French bureaucracy (a little moan)
Now, I am never one to moan. I am more a man of action rather than words. Upon arrival in France I was fully prepared for a long struggle with the infamous French bureaucracy I had heard so much about. I had many documents and files ready, sharpened and available for my upcoming battle with the various French systems in order to do things properly. I also felt that with all of this complete it would help my transition into life in France and make me feel more like I belonged here. Little did I know just what I was letting myself in for.
Here is just one example of the complications of the bureaucratic system here. I was advised by the British Consulate to register with the French Social Security system straight away, as this will be needed when I start work. On my first meeting with the Social Security office I was given a shopping list of documents that I would need to bring back on my next meeting to be sent away. Once this has been processed I will then receive my Cart Vital (social security account). These documents included…
– My Passport
-The Contract for my apartment
-A letter from my fiancé to say that I live in the apartment (as I wasn’t in France when she signed the contract)
– Her French Identification photocopied
– My Birth Certificate ; the original however will not be acceptable as it must have a stamp from the local authority of my birth from the last 3 months. For this I had to phone up Canterbury county council to get them to send a fresh stamped and dated copy. (There was a fee for this)
– A translation of my birth certificate – Not just any translation which could be done by my fiancé, but a translation done by one of their registered translation companies. For this I had to travel outside of Marseille to a small company and wait 3 days for the document to be translated, to then go back and pick this up. (This also had a fee)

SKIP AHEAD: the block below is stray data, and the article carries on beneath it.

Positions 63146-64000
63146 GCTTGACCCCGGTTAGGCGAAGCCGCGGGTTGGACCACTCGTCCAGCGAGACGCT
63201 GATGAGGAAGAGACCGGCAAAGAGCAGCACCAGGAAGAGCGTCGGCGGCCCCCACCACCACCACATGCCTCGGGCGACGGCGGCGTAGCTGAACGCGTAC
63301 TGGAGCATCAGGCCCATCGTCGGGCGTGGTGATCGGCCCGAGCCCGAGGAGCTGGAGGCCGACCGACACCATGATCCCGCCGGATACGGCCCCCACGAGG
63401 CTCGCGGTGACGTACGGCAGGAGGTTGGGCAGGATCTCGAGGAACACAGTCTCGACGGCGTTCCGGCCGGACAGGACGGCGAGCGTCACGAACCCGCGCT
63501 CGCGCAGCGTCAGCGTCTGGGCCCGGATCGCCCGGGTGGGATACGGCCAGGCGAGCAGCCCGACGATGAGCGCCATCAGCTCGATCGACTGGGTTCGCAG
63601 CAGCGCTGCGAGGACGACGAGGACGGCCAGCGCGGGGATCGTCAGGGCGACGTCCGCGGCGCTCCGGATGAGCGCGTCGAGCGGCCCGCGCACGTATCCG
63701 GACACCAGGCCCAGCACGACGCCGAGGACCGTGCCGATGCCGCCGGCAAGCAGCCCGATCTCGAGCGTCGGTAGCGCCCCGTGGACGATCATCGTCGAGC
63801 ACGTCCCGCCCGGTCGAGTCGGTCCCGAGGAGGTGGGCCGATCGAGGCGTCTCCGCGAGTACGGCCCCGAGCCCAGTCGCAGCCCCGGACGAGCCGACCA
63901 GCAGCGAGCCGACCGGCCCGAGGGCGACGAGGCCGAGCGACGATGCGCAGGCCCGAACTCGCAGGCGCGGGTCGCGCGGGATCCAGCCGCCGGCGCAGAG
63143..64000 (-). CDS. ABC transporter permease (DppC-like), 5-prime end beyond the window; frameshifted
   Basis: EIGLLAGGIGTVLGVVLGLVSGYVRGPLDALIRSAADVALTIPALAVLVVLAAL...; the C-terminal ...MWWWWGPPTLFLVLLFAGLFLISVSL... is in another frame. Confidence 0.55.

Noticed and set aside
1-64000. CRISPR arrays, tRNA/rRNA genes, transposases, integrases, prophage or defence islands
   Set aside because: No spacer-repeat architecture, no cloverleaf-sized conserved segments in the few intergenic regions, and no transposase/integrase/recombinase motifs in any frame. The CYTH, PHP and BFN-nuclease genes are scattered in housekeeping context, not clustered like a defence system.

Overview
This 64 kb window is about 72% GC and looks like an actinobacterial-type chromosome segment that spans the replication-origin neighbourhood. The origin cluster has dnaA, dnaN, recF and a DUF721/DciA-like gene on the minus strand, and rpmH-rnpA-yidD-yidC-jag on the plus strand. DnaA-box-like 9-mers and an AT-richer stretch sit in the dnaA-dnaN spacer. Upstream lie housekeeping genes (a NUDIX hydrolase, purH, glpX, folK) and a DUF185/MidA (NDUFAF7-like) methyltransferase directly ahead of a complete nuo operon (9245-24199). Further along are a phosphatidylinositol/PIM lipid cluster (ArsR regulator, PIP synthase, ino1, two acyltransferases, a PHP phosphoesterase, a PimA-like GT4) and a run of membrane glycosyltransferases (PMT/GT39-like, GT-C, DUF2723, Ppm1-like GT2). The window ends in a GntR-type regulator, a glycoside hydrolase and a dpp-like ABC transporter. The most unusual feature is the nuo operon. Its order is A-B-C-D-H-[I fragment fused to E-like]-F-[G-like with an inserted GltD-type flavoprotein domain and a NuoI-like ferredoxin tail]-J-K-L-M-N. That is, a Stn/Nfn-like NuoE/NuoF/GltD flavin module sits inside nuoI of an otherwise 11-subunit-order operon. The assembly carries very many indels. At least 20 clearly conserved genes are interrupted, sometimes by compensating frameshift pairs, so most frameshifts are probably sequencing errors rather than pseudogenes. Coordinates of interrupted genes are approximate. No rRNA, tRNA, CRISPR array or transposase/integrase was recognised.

– A photocopy of a letter from my local Pole emploi to say that I had registered with them.
– 2 passport photos.
This all took the best part of a month to gather together, and yesterday I finally returned to the local social security office, hopeful in the knowledge that I might finally be closer to legality. After waiting a good 35 minutes I was told that they would not process my application, as in fact I needed to have a job lined up before they could send off for my social security. It was also fine to use my British social security number for the first few months instead. It turns out that the original information I was given by both the British Consulate and the first meeting I had at the Social Security office was incorrect and I had just wasted the last month and a half waiting for this documentation, when I could have been working.
The question of what happens when my birth certificate and translation expire was met with a shrug and a mumble. The question of why I was given incorrect information from the Social Security office to start with was met with the response “Oh he (the man I originally dealt with) is always making mistakes and getting the information wrong.” SO WHY IS HE STILL WORKING HERE THEN?
This is just Social security. I have had similar experiences when opening a bank account. My fiancé has just been told she can’t register to vote next year because she doesn’t have the right type of household bill! (How exactly are they meant to increase the amount of young people and people from the deprived areas of the city to vote when they make the process to register to complicated and pedantic). One thing is for sure – nothing happens quickly here and you have to be very patient. essentially, I don’t mind the fact that the system is complicated. I was prepared for this. What is more frustrating is when you are given conflicting advice from various people who are supposed to represent and work for the system. You get the impression that system is so complex that they don’t even understand it.
I would love to hear from other people if they have had similar experiences via the comments section below.
This entry was posted on December 22, 2011 by Englishman In Marseille. It was filed under Living in Marseille, marseille, provence, south france and was tagged with bank, bureaucracy, English, EU, france, marseille, money, regulation, social, system, work.